Robbie Grossman Learning to Adjust at Double-A
ALTOONA, Pa. — Outfielder Robbie Grossman had a huge season with High-A Bradenton in 2011. The 22-year-old saw a break out year where he finished with a .294/.418/.451 line, with 34 doubles, 13 homers and 23 stolen bases over 134 games with the Marauders. Grossman became the first minor league player since Nick Swisher in 2004 to score at least 100 runs and walk at least 100 times in a single season. His 127 runs scored were the most by a minor leaguer since 2005. The outfielders huge season earned him Pittsburgh’s Minor League Player-of-the-Year award.
If that list of accomplishments wasn’t enough, Grossman was also named to the Arizona Fall League Top Prospects team in 2011, playing in the Rising Stars game. His AFL season was cut short due to fracturing his hamate bone in his right hand, but Grossman finished with a .375 clip, seven home runs and 22 RBI over the 26 games. Grossman also got the taste of his very first big league spring training camp this year, working with speedy outfielders Alex Presley and All-Star Andrew McCutchen.
The jump from high-A to Double-A is the toughest to make for a hitter. That jump has been an adjustment for Grossman, who has gotten off to a slow start with Double-A Altoona. Entering game action on Sunday, Grossman is hitting for a .222/.333/.319 line in 72 at-bats over 19 games.
“For me, it’s just the adjustment period,” Curve Manager P.J. Forbes said. “Getting familiarized with the strike-zone up here. I’m sure it was a little different [with High-A Bradenton]. There’s been some pitches that he’s taken that he thought were balls. He’s got to understand in those situations, with two strikes, you’ve got to fight those pitches off to live another day. I like that. He’s obviously done a ton of work this last week with [Hitting Coach Ryan Long] in the cage and on the field. Just to get him back to where he was last year. They’ve watched a lot of video and done some different drills, but that’s getting him where he needs to be.”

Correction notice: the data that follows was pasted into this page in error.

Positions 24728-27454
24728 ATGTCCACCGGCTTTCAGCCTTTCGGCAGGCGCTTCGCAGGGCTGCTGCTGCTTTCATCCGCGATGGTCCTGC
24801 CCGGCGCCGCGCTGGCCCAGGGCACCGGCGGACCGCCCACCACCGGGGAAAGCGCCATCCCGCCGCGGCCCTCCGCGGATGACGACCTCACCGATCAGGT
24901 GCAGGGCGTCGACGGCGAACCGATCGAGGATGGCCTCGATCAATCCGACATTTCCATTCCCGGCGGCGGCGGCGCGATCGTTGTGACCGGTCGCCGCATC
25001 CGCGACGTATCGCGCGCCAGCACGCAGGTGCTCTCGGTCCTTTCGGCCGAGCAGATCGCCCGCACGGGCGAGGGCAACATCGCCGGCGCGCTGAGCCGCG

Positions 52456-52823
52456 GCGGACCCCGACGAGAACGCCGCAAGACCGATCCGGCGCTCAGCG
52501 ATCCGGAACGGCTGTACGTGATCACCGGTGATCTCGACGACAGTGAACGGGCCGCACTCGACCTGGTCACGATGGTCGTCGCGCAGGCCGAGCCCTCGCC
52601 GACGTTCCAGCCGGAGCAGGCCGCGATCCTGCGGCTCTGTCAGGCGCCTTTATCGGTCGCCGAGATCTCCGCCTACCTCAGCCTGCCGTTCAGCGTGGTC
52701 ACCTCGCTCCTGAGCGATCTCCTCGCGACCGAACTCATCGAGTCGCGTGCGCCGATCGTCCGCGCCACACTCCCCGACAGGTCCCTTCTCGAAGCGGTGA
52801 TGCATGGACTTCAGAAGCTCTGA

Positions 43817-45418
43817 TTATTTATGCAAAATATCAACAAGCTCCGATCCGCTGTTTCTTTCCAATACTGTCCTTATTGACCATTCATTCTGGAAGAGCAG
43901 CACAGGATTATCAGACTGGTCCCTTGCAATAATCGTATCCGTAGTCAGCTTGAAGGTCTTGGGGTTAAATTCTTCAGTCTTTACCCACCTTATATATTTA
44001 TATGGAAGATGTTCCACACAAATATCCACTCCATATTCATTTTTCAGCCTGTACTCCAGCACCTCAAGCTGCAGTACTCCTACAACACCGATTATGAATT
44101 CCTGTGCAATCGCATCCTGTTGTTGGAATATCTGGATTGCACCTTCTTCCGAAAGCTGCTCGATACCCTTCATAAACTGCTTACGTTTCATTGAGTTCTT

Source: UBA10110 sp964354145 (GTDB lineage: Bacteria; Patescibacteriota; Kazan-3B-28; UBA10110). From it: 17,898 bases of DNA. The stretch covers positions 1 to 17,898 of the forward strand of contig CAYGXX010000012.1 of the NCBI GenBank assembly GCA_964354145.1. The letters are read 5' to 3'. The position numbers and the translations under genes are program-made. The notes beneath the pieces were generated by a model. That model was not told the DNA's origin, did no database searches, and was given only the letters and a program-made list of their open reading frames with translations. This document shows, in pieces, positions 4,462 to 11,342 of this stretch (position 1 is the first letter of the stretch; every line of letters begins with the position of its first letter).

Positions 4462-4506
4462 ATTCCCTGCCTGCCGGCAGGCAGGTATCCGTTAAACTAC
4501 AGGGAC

“It’s about him learning umpires and umpires learning him. If they recognize that he’s not going to swing at the ball that’s three inches off the plate, they shouldn’t call it a strike. It’s not on the plate. You always see it. Guys that are free swingers, that’s a bigger zone’s for umpires. Guys that will take pitches and work counts, they draw more walks and they don’t get as many strikes called on them. And I think that’s part of it.”
Having worked on a few mechanical tweaks, Grossman is seeing some better results at the plate. Although it’s a small sample size, over his last two games with Altoona, Grossman has gone 4-for-6 with three runs, a double, a RBI, two walks and two swiped bases. He’s also draw 11 walks in his last 13 games, after starting the first six games with no walks.
“It’s just some times things go your way,” Grossman said. “You’re going to struggle. It’s nice to see the hard work pay off. I’m just worried about tomorrow now.”
“Obviously there’s tweaks where we want to get him back to, that’s why we’re watching last years video with this years video,” Forbes said. “I think there is a minor adjustment. I know they’ve been working on a couple things.”
A part of it has been just trying to do too much at the plate, Grossman admitted to. The outfielder said he is working on making things more simpler at the plate.
“Just trusting my stuff. Not trying to do too much,” Grossman said “That’s what I was doing earlier in the season, just trying to do too much. Just trying to get back to being me.”